Karl: We were misinterpreted in all kinds of ways. We were called a collection of Muslim street artists, and that doesn’t fit any of us.

Amin: We’ve played with it. We named ourselves the Arabian Street Artists because when the set designers were communicating with us via email, they kept referring to us as the Arabian street artists. We found this quite funny.

Karl: I became an Arab, even though I’m so German.

Amin: We also played with it in the text itself. These Orientalist texts like 1001 Arabian Nights — like “1001 Jokes,” or “1001 Calamities.” We played with that Orientalist depiction that was imposed on us.

Kapp: Once we realized that we could get away with it, we started becoming really spontaneous. We began to tell more jokes after being very serious in the beginning. It was very liberating.

Did anybody notice what you were writing on the walls? Or is it something you had to reveal afterwards?

Karl: I heard from one guy, who was working on set and read it but didn’t tell anyone, because he hated the show himself. Maybe others saw it and didn’t tell. All these lawyers and people looking at every frame, hundreds of people looking at it before it airs, and they have not one person who understands or reads Arabic?

Amin: We were asked to write signs for these makeshift storefronts in this supposed refugee camp. And Caram came up with this really great sign for a falafel joint, where he wrote, “Falafel and Alcohol Made with the Hands of Faiza.” And in his mind he created this whole character of Faiza being a Christian Syrian refugee remembering the old times, this whole comical narrative of who the characters of the refugee camp are.

And the next day we got an email from the set designer and she said, “Somebody just told me that you wrote falafel and alcohol on the sign — why would you do that?” So Caram responds to her very seriously, and says, “Well, you know, this store belongs to Faiza from Syria,” and he gives her this whole backstory of who Faiza is to justify what he put on the sign. After this email we didn’t hear anything back so we were thinking they probably noticed all the other graffiti we put in there as well. So we weren’t sure that any of it was going to show up — that they would have covered it up or taken it out in postproduction.

But then the episode airs, and that’s not what happened at all.

Amin: We were caught off guard. None of us were prepared. I was in the airport when Caram and Don sent me screenshots of the episode. We decided that we needed to write a statement as quickly as possible, which the three of us put together in a day or two. Then we posted it on my website and shared it through social media, and within an hour we started getting messages. The first big paper that wrote about it was Time magazine — they sent me an email saying we want some feedback and before we could even write them back they posted the article. And from there it went viral in a matter of hours.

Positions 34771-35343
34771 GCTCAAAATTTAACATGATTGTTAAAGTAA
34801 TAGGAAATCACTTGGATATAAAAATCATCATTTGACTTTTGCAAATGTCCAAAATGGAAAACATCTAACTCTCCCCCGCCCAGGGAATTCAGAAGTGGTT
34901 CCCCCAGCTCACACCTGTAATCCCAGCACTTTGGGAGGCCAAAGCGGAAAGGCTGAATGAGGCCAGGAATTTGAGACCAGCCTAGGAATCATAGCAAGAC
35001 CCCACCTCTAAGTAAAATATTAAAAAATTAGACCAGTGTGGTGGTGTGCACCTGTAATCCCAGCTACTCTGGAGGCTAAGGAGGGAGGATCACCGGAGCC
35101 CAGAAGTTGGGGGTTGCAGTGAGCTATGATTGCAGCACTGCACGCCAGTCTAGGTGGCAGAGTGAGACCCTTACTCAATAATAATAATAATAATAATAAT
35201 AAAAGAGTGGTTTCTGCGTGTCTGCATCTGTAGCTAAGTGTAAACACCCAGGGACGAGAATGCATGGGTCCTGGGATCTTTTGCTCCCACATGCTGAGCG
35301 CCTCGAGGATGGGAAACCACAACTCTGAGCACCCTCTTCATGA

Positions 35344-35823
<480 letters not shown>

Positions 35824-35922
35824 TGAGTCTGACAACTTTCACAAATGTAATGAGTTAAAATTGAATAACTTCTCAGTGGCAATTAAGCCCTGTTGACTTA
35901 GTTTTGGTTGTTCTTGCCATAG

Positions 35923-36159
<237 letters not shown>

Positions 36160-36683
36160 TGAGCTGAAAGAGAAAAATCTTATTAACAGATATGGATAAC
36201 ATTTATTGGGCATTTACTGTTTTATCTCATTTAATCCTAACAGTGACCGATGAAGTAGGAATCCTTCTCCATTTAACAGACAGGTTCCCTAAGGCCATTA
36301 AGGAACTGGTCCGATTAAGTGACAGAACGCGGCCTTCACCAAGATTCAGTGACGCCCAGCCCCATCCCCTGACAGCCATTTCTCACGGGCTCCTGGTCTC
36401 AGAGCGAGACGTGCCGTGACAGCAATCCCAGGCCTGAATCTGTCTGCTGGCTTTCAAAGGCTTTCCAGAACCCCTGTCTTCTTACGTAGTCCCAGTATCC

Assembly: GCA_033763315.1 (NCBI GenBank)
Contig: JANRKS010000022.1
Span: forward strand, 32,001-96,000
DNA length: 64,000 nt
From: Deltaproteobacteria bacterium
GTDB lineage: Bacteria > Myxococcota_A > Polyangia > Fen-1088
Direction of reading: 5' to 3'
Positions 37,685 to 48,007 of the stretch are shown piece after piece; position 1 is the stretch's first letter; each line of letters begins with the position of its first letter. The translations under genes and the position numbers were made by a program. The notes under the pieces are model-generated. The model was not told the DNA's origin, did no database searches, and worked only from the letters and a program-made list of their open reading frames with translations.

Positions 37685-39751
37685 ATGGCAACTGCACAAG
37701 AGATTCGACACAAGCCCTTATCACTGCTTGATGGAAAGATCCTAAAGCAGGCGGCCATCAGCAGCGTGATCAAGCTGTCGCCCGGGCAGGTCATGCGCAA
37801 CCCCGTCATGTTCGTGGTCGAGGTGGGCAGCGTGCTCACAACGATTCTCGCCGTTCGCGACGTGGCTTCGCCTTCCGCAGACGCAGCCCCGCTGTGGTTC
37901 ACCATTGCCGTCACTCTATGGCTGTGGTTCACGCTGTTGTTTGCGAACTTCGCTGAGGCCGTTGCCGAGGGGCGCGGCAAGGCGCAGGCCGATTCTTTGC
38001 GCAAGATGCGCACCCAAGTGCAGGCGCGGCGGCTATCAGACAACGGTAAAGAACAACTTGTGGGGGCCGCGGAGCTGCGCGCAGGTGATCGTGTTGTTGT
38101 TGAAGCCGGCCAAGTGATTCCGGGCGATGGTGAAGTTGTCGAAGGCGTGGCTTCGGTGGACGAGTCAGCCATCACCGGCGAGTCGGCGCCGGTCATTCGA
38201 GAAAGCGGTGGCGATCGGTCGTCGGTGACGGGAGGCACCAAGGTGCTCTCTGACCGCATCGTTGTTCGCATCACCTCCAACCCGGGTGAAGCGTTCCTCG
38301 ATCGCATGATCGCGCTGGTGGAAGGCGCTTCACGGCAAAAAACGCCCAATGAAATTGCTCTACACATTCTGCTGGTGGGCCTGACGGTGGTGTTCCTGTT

Kapp: After that it was three days of absolute media mayhem. The phone was ringing about 50 times an hour.

Karl: I gave a shaky handheld phone interview with somebody, I didn’t know who, and it turned out to be AJ+. Three million people saw it.

Kapp: I was brought into a studio interview, watching the news, and I thought to myself — there’s stuff erupting in Palestine, there’s Nigerian stuff going on at the same time, and this is the headline story from the Middle East?

Karl: It was discomforting in a way, but at least it was something to make people laugh.

Amin: It wasn’t just that we made people laugh — it was also a form of criticism. It was in keeping with a point we were making, the idea that media manipulates the narrative, how the region is depicted. The fact that we became a big story kind of furthered our point of what the focus is on in the region. We tried to use the opportunity to talk about those issues — about what consequences a show like Homeland and many others have on an entire region — and not just about our media hack.

Karl: It started a discussion. You could see on CNN people talking about the racism of Homeland, and then good journalists started to write articles that went much deeper, that didn’t just talk about the hack but really about the issues we touched on.

So that’s what happened in the public sphere, but now there’s this other piece, this film you’ve been working on. Do you consider this all part of the same project?

Amin: When Caram and I were on set we were documenting the graffiti, but very secretly. We didn’t have the idea that we were going to make a film, we were just documenting. Then we got an email from Laura [Poitras] who expressed that she really enjoyed the hack and was straightforward about wanting to collaborate with us. From there we’ve been playing around with the footage, trying to further the point that we’ve already made, as well as address some of these deeper issues.

Do you consider yourselves filmmakers?

Kapp: We’ve all worked with film at some point in our lives. Heba uses it in her practice, Don has worked with an animation studio for awhile, and I’ve made a documentary film. But like graffiti, it’s not our main area of expertise. It’s another tool in our toolkit.